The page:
Nitrate and nitrite drinking water standards are set to protect infants from the acute condition methemoglobinemia, based on clinical evidence [1]. However, due to the role of nitrate and nitrite as precursors of genotoxic N-nitroso compounds in endogenous nitrosation, nitrate and nitrite in drinking water are suspected to cause cancer in the gastrointestinal and urinary tract and at other sites [3,4]. The International Agency for Research on Cancer classified nitrate and nitrite as probably carcinogenic to humans (group 2A) under conditions that result in endogenous nitrosation [5]. While there is a plausible etiological explanation with endogenous nitrosation, epidemiological evidence from studies on humans has been inconclusive [3,4]. However, two recent studies show an association between nitrate in drinking water and cancer, in particular colorectal cancer [6], and bladder cancer [7]. There is also evidence that nitrate in drinking water may be associated with an increased risk of birth defects [8] and other adverse reproductive outcomes [9].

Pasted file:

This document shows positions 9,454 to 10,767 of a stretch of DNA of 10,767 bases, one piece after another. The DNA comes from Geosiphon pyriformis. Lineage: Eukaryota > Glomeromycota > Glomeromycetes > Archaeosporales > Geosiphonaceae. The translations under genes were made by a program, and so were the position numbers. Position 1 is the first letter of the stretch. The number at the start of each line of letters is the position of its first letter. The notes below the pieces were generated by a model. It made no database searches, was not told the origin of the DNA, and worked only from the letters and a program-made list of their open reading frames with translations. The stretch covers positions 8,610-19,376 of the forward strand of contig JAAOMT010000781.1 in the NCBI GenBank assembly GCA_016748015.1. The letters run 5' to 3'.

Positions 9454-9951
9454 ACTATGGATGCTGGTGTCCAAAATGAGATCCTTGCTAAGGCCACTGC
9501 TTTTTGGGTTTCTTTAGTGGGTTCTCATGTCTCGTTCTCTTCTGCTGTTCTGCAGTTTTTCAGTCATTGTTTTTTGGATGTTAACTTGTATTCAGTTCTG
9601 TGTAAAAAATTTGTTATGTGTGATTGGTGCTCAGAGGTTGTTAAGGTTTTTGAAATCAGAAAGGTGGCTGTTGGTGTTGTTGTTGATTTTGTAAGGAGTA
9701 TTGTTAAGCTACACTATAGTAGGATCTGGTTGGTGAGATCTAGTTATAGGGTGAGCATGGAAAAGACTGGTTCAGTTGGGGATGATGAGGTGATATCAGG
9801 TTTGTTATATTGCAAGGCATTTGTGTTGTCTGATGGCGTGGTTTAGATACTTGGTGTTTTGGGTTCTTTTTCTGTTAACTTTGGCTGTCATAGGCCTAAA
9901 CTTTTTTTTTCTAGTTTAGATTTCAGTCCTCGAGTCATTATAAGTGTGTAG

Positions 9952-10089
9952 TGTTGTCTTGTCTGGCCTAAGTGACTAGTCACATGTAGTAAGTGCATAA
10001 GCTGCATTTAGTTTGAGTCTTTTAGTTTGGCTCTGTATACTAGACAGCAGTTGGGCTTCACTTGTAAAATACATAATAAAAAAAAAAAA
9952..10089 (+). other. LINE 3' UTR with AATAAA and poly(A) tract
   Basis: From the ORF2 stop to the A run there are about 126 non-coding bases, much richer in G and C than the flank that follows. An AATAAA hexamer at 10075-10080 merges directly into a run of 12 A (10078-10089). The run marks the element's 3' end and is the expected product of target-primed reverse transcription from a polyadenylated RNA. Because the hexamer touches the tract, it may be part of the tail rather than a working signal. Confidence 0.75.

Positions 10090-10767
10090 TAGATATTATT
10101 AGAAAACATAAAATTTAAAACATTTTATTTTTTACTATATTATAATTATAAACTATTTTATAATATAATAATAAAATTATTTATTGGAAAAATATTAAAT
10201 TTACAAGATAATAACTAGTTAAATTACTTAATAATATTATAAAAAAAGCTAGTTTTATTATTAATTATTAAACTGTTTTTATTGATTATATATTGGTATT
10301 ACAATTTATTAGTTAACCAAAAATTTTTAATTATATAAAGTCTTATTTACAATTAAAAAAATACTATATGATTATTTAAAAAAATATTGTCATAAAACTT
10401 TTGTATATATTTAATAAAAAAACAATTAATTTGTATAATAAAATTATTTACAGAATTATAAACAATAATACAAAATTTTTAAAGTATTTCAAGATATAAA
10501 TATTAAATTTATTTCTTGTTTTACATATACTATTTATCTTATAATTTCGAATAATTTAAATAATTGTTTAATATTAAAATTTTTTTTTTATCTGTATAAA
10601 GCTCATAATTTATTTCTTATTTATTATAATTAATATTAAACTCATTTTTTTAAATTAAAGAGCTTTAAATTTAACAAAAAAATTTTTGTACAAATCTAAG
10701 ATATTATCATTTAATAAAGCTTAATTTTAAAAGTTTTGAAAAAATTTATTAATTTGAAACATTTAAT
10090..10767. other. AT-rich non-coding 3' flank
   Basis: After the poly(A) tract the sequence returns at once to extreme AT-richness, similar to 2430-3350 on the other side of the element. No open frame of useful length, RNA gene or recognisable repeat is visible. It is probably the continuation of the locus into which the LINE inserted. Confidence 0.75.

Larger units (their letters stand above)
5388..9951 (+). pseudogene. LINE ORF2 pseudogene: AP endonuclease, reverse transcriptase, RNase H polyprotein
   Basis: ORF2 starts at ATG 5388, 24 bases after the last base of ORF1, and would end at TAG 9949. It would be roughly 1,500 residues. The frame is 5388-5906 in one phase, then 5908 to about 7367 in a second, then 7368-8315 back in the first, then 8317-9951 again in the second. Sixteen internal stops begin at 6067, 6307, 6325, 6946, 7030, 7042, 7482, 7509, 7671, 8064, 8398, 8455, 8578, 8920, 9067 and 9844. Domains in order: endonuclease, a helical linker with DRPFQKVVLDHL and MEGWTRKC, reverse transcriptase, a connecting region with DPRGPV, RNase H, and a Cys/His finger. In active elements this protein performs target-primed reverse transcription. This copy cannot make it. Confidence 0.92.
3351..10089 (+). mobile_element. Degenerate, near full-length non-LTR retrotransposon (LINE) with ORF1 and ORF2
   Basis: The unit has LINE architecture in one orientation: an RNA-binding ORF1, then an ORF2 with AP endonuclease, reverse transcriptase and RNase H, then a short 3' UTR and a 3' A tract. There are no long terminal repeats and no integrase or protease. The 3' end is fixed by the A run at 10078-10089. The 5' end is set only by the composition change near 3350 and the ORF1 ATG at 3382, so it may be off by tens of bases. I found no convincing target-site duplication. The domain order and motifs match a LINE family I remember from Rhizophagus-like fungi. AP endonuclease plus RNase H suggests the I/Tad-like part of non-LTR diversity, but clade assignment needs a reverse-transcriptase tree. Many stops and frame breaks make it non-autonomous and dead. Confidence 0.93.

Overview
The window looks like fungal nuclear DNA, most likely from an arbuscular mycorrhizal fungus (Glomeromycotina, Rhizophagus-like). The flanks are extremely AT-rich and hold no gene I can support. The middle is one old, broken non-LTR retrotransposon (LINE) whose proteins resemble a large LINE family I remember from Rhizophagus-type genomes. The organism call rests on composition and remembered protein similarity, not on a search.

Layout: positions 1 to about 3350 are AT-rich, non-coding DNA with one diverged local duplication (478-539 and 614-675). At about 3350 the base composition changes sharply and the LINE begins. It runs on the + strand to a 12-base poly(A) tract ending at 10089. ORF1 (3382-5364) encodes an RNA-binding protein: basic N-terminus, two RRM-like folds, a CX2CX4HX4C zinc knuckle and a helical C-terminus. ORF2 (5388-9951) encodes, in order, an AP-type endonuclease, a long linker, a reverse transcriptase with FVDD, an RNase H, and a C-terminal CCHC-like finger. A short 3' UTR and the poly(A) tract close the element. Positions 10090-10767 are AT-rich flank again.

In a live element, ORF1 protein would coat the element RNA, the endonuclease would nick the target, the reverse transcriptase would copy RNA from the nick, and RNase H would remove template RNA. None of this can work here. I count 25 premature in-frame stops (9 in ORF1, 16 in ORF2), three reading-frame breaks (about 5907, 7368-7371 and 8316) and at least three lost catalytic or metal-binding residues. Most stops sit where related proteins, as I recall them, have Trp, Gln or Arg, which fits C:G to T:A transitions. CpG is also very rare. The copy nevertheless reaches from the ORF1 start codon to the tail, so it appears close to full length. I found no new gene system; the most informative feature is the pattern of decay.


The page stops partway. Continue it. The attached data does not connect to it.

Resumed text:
Nitrate is a common pollutant in Danish ground- and drinking water, originating from agricultural activities. Historically, concentrations have been increasing in ground- and drinking water on a national-level until the 1980s, after which concentrations have been decreasing, owing to a more efficient use of nitrogen fertilizers and stronger environmental regulations [10]. In oxic groundwater and oxygenated water systems, nitrate (NO3) is the stable form of nitrogen, while nitrite (NO2) is relatively unstable [11]. Nitrite and ammonium concentrations are comparatively low and indicate chemical instability, smaller loadings, and/or limited mobility, as noted by Nolan and Stoner (2000) [12]. Nitrite in groundwater originates from incomplete reduction of nitrate in the anoxic nitrate reducing parts of aquifers, while ammonium originates from geogenic degradation of organic matter in the reduced part of aquifers [13]. However, elevated concentrations of ammonium in groundwater samples may indicate faecal pollution [1].